Sculpting the eyes of the monster has been the biggest challenge, so I saved that task for last. The eyes carry the expression and are the only crisp-edged, anatomically-specific feature of the sculpture, so they are where a viewer’s eyes would naturally be drawn. The monster’s eyes need to reinforce the gesture of the body while also conveying what the creature is ‘thinking’. I knew I wanted the eyes to express a kind of serenity or wisdom but with an underlying menace, evoking the quiet confidence of predators in the wild. I also knew that the City was concerned not to display a scary creature, so gave it a kind of smile that could be interpretted many ways.
The other challenge about the eyes was to not make them too naturalistic. I want the sculpture to have an iconic, abstract, generalized kind of appeal, without being expressive or trying to resemble something real. The trick has been to provide enough specific detail to render something with presence and plausibility, something that invites close scrutiny and satisfies repeated viewings but not so much detail that it feels like a fake or a show of mastery. I want people to see it as a constructed thing but still have it communicate the feeling of an encounter with a being.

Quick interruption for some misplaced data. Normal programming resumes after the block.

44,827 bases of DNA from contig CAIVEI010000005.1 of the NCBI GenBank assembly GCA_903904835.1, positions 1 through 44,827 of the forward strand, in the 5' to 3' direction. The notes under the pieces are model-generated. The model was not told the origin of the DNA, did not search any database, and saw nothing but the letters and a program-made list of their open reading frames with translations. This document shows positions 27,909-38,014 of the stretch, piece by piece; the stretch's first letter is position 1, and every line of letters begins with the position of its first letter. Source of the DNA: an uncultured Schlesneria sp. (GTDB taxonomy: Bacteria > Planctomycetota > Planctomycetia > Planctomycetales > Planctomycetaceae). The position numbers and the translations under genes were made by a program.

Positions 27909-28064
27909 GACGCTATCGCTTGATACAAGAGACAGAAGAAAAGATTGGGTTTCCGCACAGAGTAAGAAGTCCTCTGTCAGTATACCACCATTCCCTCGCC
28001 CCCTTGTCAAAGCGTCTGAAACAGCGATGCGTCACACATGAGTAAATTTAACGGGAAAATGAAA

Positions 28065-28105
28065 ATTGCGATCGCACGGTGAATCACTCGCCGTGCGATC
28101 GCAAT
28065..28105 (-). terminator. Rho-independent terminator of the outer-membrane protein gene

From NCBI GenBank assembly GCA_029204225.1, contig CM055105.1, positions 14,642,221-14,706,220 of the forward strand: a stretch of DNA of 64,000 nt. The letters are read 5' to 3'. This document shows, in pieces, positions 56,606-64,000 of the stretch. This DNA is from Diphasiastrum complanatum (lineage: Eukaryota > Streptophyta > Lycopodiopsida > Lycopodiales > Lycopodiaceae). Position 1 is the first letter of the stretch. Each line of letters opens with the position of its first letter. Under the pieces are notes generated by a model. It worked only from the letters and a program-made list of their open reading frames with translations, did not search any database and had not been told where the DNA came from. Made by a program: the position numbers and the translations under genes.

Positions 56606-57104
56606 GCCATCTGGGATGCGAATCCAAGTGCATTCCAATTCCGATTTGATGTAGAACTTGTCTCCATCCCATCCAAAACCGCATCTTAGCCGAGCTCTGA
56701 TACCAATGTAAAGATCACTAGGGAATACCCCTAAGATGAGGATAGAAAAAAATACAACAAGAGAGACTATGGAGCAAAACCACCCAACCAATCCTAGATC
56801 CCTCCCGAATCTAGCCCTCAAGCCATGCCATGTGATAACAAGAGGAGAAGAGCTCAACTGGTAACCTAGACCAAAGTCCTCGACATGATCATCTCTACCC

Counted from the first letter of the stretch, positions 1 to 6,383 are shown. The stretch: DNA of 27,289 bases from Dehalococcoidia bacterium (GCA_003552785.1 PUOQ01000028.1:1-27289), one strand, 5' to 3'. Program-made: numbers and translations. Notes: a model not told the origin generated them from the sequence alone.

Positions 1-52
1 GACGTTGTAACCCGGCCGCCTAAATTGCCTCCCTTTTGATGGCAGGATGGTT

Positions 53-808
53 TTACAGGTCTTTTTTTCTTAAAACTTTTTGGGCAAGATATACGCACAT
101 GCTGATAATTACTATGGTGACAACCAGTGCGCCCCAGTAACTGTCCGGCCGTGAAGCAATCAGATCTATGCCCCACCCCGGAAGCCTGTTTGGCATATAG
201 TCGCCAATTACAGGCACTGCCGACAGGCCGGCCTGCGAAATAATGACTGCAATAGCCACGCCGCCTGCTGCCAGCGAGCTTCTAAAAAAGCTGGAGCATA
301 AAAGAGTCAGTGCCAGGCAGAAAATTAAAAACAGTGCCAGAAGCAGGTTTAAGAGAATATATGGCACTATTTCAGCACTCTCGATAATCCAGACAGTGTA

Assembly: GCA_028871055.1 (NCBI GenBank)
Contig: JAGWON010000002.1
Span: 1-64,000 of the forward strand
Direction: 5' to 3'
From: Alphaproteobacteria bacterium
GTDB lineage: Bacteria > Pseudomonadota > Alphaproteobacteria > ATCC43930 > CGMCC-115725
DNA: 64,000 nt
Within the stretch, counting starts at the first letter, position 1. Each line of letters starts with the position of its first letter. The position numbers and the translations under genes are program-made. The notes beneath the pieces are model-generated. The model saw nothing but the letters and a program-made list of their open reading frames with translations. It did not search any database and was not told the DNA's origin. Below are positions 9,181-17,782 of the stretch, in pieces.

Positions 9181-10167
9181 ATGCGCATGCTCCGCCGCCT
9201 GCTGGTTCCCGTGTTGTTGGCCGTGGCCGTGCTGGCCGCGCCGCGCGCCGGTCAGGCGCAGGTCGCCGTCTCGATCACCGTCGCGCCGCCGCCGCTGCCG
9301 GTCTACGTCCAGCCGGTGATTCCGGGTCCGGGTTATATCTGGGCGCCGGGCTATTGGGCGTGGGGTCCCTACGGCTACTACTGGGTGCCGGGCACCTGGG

Today we received approval from the City of Oakland to proceed with delivery to the foundry, where we will connect all parts and complete all surface shaping and texturing. It’s been an intense month getting the scupture ready, and we’ve devised many experimental techniques working with cork. After shaping and faring the surface, we skim-coated the raw cork with exterior joint compound to even out the voids and make a pigskin-like surface. We then burnt a surface pattern with wood-burning irons, filled the burnt grooves with a plaster slurry, then sanded and stained the entire surface a neutral grey to ‘pop’ the surface. I’m very grateful to my crew of plasterer/texturers, including Ene, Aili, Leo Turpan (our June intern) and my old friend Matt. Here is a little gallery of images documenting the process:
To read more about the development of Makkeweks, click hereÂ and scroll down.